How To Get Fit - Even if You've Never Stuck With A Fitness Program Before
By Isobel Whytock
Are you frustrated with the struggle to sustain a healthy fitness program? It seems like every time you turn your head you're told to take regular exercise for our own good health.
But how many of us actually do? Who's got the time? The motivation? Or the discipline?
Here's a really simple way to get fit...
A fit-into-your-lifestyle walking program.
It's based on the latest research coming out of universities around the world.
To do this you'll need a pedometer. They only cost a few bucks from fitness equipment stores. The idea is to wear this as you go about your daily business and it counts the number of steps you take.
All steps count.
The best place to wear the pedometer is on your waist at the side of your body.
Do wear a comfortable pair of "sensible" shoes for every day activity. If you're going on a walk, then a good pair of walking shoes is best. If you're going on a hiking trail, then you need hiking boots.
To get fit and stay healthy, experts recommend we take 10,000 steps every day. A sedentary person may have a step count of around 4000. So you then find ways to fit in the extra steps needed.
Easy ways to increase the step count:
- Park the car further from the door when going to the supermarket or office
- Take the stairs instead of the elevator or escalator
- Stop using the television remote. Get up to change channels
- At work, deliver messages in person rather than phone
- If you commute by bus or train, get off one or two stops early
- Walk instead of short car journeys
It all adds up.
Before getting started...
It's best to wear the pedometer for a couple of weeks without changing your exercise level. Write down the step count at the end of every day. After two weeks, you can assess how many additional steps you need.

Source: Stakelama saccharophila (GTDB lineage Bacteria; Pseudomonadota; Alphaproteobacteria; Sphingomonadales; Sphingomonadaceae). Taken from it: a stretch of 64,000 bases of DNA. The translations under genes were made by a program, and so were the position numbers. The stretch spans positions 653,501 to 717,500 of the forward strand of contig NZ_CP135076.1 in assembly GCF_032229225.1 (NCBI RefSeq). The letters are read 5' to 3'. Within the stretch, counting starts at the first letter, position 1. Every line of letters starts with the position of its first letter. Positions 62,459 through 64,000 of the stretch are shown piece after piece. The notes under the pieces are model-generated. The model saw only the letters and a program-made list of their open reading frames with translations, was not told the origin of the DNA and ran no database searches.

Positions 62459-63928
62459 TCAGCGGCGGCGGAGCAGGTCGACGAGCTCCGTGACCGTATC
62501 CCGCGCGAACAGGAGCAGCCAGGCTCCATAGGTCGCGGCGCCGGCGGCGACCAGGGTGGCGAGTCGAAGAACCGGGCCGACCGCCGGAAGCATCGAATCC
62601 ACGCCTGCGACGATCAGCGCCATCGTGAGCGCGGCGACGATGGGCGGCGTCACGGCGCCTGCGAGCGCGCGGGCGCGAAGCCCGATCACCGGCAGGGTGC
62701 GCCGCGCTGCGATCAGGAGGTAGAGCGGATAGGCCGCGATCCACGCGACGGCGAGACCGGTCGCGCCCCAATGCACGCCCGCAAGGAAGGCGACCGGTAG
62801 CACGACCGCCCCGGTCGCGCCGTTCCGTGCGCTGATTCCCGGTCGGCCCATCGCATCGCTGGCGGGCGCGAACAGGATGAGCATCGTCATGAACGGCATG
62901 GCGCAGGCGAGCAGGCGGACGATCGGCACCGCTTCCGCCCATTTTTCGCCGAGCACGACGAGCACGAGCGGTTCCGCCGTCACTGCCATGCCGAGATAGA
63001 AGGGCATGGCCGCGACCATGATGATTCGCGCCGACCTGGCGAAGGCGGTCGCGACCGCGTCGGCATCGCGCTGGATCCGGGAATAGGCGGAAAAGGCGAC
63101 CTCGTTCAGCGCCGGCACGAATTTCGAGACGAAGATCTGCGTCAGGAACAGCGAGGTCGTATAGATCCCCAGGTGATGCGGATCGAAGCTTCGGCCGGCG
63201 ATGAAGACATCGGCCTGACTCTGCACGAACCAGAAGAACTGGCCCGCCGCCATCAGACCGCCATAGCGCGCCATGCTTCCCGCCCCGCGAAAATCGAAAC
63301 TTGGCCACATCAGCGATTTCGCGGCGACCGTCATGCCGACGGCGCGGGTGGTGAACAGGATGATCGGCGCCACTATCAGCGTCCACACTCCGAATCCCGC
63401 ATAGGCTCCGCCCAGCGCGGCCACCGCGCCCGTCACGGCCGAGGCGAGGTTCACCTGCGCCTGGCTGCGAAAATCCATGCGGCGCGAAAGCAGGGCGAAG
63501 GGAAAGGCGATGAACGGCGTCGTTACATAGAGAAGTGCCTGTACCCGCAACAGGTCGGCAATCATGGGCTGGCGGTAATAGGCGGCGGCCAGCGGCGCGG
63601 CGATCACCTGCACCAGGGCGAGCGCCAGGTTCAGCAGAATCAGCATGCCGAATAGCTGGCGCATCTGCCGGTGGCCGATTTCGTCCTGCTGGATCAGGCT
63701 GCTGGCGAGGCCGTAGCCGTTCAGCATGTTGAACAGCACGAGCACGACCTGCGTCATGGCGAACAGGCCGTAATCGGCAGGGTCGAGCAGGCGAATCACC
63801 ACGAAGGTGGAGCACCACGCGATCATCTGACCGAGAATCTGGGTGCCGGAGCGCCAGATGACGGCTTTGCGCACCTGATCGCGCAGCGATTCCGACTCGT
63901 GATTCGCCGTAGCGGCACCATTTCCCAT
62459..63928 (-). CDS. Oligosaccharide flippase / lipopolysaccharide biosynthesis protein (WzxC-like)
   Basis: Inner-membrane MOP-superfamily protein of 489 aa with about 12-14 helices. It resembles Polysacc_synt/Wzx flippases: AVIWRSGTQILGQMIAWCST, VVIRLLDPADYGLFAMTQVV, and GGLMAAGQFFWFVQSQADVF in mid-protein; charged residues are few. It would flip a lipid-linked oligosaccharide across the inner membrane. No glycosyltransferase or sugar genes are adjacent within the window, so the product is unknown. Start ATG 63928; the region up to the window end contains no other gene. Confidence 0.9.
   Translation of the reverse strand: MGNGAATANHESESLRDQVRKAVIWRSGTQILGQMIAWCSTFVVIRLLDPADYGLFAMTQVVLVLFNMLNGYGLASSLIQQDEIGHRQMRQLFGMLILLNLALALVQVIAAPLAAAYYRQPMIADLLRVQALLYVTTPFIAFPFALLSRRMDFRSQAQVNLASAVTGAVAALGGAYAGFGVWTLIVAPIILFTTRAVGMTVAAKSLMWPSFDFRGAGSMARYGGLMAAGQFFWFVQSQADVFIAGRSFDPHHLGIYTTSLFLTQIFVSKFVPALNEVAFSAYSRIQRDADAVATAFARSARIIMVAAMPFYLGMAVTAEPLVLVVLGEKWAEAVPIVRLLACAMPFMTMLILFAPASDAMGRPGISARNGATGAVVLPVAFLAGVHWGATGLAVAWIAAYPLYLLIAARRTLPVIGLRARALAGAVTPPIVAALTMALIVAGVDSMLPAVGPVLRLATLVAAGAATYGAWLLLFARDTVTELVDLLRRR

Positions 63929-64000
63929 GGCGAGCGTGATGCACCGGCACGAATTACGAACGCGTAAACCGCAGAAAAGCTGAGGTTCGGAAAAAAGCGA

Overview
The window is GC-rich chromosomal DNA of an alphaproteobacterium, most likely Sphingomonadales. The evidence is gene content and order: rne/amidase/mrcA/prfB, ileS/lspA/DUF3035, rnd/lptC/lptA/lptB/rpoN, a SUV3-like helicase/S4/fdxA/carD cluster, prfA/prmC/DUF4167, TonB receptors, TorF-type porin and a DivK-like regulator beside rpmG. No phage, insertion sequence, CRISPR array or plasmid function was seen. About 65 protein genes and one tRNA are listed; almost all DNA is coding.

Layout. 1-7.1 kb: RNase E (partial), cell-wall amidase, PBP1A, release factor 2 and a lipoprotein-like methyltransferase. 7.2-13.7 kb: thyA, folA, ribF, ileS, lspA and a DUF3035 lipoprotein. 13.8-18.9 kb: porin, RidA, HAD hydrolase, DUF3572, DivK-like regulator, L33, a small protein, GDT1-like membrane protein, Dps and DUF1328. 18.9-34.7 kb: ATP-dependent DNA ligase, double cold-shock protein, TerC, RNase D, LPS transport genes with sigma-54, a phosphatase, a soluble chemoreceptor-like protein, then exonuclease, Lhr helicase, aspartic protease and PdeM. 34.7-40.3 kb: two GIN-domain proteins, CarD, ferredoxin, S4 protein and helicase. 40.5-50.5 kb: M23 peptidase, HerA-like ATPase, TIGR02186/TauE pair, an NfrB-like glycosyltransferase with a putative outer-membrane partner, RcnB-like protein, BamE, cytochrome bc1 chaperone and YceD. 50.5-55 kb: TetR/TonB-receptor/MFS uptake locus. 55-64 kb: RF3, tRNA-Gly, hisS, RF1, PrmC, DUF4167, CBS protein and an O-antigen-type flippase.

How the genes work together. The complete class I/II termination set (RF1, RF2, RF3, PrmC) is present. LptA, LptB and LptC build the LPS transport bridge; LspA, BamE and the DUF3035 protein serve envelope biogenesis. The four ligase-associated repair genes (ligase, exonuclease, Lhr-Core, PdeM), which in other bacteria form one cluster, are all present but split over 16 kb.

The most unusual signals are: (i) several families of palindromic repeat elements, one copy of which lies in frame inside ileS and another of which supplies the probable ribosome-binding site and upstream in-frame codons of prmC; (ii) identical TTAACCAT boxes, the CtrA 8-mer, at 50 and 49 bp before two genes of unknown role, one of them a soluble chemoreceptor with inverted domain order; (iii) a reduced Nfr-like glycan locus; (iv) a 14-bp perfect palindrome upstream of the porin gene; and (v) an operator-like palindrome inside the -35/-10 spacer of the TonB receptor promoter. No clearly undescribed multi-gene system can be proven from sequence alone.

If you increase your daily activity, but still fall short of the 10,000 steps a day then add in some walking. As a rough guide, one mile takes around 2,000 steps.
Say you need to walk daily for 30 minutes. It's o.k. to split it up into three walks of ten minutes each. It actually gets the body attuned to regular activity and reinforces the habit. It may also be more beneficial to your metabolism.
Of course if you'd rather do a single walk, then go right ahead. It'll burn more calories.
Experts on motivation tell us if we do a new activity (like the 10,000 steps program) for 21 consecutive days, we will form a new habit. In other words, it is highly likely that we will continue the activity.
So it's easy to do. Most people are capable of walking. You don't need any expensive equipment.
So why bother?
Well how about the following benefits to a long term exercise program:-
- halve your risk of diseases such as coronary heart disease, diabetes, Alzheimer's
- boost your immune system and reduce the numbers of colds and flus you catch
- reduce the risk of certain cancers such as bowel and breast
- Strengthen muscles and bones, reducing the risk of osteoporosis
- Boost your mental wellbeing and reduce stress
- Lose weight if you're overweight.
After four weeks on this program, you'll notice your fitness and stamina improving. It's a good idea at this stage to add in some variety to the type of exercise. Include some flexibility and strength training.
It's easy to figure out the equivalent number of steps for any exercise.
Find out the amount of calories your chosen exercise burns. For every 100 calories, that's the equivalent of 2000 steps. So if you do a 45 minute Yoga session, that burns 180 calories, which gives you the equivalent of 3600 steps.
Your next step? To take what you've just learned and get organised to start your new fitness program. It's easier than you think and you'll reap the benefits for years to come.
Isobel Whytock is passionate about health and fitness issues. You can read her reviews of treadmills.
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